Last week, when the drama of the dueling directors began at the Consumer Financial Protection Bureau (CFPB), I told The Washington Examiner that the new director should “rein in or kill” the CFPB’s “NSA-like” database holding sensitive information from millions of consumers’ credit cards and mortgages. I am pleased that this week Acting Director Mick Mulvaney announced that no more consumer data will be collected until a thorough review is conducted of the security of this data.
Mulvaney was appointed by President Trump last week under the Federal Vacancies Reform Act to temporarily replace outgoing CFPB director Richard Cordray. But on the day of his departure, Cordray promoted his chief of staff, Leandra English, to deputy director. As described in an incisive new article in The Weekly Standard by former CPFB enforcement attorney-turned whistleblower Ronald Rubin, Cordray and English cited a Dodd-Frank provision to claim “his lateral pass to English made her the CFPB’s acting director before President Trump could use the Federal Vacancies Reform Act to appoint his own.”
While English is still fighting Mulvaney’s appointment in federal court (despite even liberal legal scholars proclaiming she doesn’t have a case), Mulvaney is taking action to benefit consumers by freezing pending rules that would limit their choices and raise costs for the financial products they use. And in halting the gathering of this data, Mulvaney has taken a first step in respecting the privacy rights of millions of Americans that had been trampled by the CFPB.
As former House Speaker Newt Gingrich wrote in The Wall Street Journal: “Every month the CFPB … gathers data on 22 million mortgages, 5.5 million student loans, two million bank accounts with overdraft fees, and hundreds of thousands of auto sales, credit scores and deposit advance loans.” My CEI colleague Iain Murray and I have been writing about the troublesome database and its threat to privacy since the CFPB created it more than four years ago.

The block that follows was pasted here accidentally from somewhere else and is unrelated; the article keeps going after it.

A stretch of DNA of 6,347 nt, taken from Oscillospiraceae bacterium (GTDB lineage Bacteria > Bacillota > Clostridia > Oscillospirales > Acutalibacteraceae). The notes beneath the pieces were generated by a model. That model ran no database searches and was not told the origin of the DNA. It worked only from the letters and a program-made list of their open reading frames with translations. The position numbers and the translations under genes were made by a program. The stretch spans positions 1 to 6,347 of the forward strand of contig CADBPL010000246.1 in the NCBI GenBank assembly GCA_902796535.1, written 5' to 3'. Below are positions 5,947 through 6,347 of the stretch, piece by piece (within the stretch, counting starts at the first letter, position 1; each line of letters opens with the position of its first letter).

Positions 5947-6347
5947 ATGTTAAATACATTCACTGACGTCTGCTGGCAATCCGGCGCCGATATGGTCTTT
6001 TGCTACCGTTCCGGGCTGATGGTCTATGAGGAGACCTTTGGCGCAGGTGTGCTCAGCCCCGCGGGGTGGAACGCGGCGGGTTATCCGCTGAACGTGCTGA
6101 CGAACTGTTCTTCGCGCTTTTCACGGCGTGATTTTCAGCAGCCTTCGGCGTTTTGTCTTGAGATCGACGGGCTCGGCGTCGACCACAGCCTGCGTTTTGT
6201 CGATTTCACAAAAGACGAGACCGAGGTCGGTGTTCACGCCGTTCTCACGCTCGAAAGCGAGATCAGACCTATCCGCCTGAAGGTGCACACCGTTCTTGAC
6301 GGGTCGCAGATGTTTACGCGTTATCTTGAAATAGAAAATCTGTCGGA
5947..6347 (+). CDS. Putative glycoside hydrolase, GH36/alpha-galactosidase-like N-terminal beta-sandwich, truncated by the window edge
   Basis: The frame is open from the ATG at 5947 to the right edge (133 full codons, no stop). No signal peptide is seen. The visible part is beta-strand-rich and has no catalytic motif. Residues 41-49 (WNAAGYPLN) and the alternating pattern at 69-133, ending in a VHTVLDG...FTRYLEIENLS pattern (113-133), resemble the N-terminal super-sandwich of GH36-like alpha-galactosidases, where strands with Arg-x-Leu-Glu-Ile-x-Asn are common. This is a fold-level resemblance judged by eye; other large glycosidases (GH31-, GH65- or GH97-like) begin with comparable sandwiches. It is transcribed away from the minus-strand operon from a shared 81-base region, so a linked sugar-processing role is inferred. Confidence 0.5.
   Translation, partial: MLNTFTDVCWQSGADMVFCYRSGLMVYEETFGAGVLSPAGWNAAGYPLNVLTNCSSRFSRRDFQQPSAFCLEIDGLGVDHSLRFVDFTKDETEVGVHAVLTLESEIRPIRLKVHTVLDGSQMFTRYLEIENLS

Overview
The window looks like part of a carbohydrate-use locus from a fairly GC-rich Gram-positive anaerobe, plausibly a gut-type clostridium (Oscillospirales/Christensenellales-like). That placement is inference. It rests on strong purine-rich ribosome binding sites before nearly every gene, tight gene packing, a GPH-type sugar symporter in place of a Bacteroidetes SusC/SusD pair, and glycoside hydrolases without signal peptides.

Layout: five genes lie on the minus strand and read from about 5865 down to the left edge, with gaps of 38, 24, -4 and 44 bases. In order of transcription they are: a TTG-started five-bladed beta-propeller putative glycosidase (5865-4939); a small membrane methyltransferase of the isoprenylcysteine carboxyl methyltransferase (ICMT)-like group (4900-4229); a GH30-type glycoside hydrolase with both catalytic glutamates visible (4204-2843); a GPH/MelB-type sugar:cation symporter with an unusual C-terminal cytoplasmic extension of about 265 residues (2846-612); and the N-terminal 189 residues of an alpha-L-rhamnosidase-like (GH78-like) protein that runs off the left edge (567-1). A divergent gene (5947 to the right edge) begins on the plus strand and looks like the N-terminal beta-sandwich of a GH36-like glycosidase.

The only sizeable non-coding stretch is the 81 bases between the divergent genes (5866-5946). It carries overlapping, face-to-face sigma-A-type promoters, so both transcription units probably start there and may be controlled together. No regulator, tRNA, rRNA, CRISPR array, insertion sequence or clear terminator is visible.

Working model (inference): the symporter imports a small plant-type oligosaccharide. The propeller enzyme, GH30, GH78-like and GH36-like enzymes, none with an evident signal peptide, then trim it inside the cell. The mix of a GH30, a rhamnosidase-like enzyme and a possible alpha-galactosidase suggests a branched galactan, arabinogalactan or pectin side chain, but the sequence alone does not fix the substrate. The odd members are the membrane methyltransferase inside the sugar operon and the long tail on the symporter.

The CFPB had claimed it needs this voluminous data to research consumer “patterns.” It also had dismissed data security concerns, saying the data is “anonymized.” In 2015, the Government Accountability Office criticized the CFPB because it had not “fully implemented a number of privacy control steps and information security practices.” This, the GAO concluded, “could hamper the agency’s ability to identify and monitor privacy risks and protect consumer financial data.”
Given the bipartisan criticism—which CEI joined—of the privacy violations of the National Security’s Agency data collection, one would think that the CFPB’s data overreach should also be troublesome to politicians regardless of party. A June 2015 poll by Zogby on behalf of the U.S. Consumer Coalition found that only 20 percent of Americans agree with the CFPB’s collection and review of credit card statements without consumers’ knowledge. Yet Democrats critical of the NSA have actually stayed silent or even defended the CFPB on this issue.
Sen. Elizabeth Warren (D-Mass.), for instance, told the Associated Press that Congress must “end the NSA’s dragnet surveillance of ordinary Americans.” Yet, why has she been silent on the CFPB’s “dragnet surveillance” of Americans’ mortgage and credit card records?
One crucial difference between the CFPB and NSA is that the NSA has mechanisms of accountability. The NSA gets its appropriations from Congress. By contrast, the CFPB get its funding not from Congress, but from the Federal Reserve—so the people’s elected representatives have no power of the purse to curb abuses like this massive database. This lack of accountability is why CEI, along with the 60 Plus Association and the tiny Texas State National Bank of Big Spring, Texas, continue our constitutional lawsuit against the CFPB’s unaccountable structure, which has resulted in so many harmful policies.
Mulvaney made a good first step in halting the dangerous data gathering. But we must remedy the CFPB’s constitutional defects to help ensure the bureau stops trampling on American consumers’ liberties for good.